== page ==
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Financial Times partners Room to Read for its Seasonal Appeal

The Financial Times has selected Room to Read, an organisation that helps millions of children gain access to education in developing countries, as its partner for its 2009-2010 seasonal appeal to readers.

The seasonal appeal, taking place from November to mid-January 2010, has raised over £2.3m in the past three years for organisations including Camfed and WaterAid. Chosen in a vote by 1600 Financial Times staff around the world, Room to Read aims to provide over 11,000 communities access to their first library by the end of 2010 and has a long-term goal of reaching 10 million children in the developing world by 2020.

The beginning of this year’s appeal on 23rd November will be marked by The Financial Times & Quintessentially Online Charity Auction in aid of Room to Read.

Lionel Barber, editor of the Financial Times, said: “The FT is delighted to be working with Room to Read on this year’s seasonal appeal and we look forward to bringing their work and cause to life for the FT readers in print and online. The FT is committed to supporting global learning and literacy and this complements Room to Read’s efforts to provide quality educational opportunities for children in the developing world.”

John Wood, Room to Read’s founder and executive chairman, said: “We are delighted and honoured that the Financial Times staff have chosen Room to Read for this year’s seasonal appeal. The funds raised will allow us to continue to think big about creating a better future for millions of children across the developing world through the lifelong gift of education.”

Room to Read was launched in Nepal in 2000 and is now a global organisation with fund-raising operations in San Francisco, London, Tokyo and Hong Kong and program offices in Bangladesh, Cambodia, India, Laos, Nepal, South Africa, Sri Lanka, Vietnam and Zambia. Partnering with local communities throughout the developing world, the organisation provides quality educational opportunities to children with the least access.

It is estimated that over 300 million children around the world do not have access to education and most likely will never learn to read or write. Room to Read seeks to intervene early in the lives of children in the belief that education empowers people to improve socio-economic conditions for their families and communities – breaking the cycle of poverty.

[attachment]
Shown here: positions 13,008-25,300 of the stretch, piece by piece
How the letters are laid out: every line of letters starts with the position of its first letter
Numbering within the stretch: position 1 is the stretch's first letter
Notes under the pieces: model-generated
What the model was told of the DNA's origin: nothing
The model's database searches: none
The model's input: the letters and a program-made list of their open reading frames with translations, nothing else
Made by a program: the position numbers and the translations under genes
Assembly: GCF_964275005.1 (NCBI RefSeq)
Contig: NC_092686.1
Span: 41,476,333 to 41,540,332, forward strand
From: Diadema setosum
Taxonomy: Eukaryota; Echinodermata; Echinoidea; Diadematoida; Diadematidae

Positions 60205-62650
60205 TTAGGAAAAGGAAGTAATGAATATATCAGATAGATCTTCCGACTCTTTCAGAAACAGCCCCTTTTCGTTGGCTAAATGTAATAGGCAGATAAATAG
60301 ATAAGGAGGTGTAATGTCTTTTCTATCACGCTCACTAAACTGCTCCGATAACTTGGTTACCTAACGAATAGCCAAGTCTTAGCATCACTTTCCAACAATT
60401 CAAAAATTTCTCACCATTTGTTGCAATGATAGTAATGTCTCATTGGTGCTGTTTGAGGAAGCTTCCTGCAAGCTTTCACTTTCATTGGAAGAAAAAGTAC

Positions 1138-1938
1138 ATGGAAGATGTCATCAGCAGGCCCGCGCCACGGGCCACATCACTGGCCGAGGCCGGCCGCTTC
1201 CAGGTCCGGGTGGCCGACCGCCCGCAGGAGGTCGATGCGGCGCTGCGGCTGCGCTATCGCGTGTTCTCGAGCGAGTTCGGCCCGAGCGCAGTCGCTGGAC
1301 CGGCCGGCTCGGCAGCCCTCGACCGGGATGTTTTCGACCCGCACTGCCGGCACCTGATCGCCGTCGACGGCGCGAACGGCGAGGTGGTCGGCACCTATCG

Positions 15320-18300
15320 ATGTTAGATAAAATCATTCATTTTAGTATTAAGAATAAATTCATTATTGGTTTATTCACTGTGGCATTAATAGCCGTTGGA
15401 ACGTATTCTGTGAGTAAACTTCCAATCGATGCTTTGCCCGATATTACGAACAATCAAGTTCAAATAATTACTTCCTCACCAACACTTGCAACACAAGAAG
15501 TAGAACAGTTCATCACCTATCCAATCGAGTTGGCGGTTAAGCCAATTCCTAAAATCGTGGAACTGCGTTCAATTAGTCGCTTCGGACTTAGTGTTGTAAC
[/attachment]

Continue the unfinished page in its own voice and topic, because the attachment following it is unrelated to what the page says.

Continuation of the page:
Room to Read has developed four programmes to promote and enable global education, including:

·Reading Room Programme – establishes bilingual libraries filled with local language and children’s books, posters, maps and games that engage children in reading.

·Local Language Publishing Programme – works with local writers and illustrators to create and publish high-quality local language children’s books for Room to Read libraries.

·Girls’ Education Programme – funds long-term, holistic scholarships for underprivileged girls to ensure their ability to complete secondary school.

·School Room Programme – partners with villages to build new schools, replace dilapidated structures, or expand schools to alleviate overcrowded classrooms.

For more information about the FT’s seasonal appeal partnership with Room to Read, please visit: www.ft.com/appeal and www.roomtoread.org/FT.

For further information, please contact:

Kristina Eriksson, Financial Times, +44 20 7873 4961 or kristina.eriksson@ft.com

About the Financial Times:

The Financial Times, one of the world’s leading business news organisations, is recognised internationally for its authority, integrity and accuracy. Providing extensive news, comment and analysis, the newspaper is printed at 23 print sites across the globe, has a daily circulation of 412,854 (ABC figures October 2009) and a readership of 1.3 million people worldwide. FT.com is the definitive home for business intelligence on the web, providing an essential source of news, comment, data and analysis for the global business community. FT.com attracts 11.4 million unique users, generating 83.2 million page views (ABCe figures, March 2009) and now has over 1.2 million registered users.

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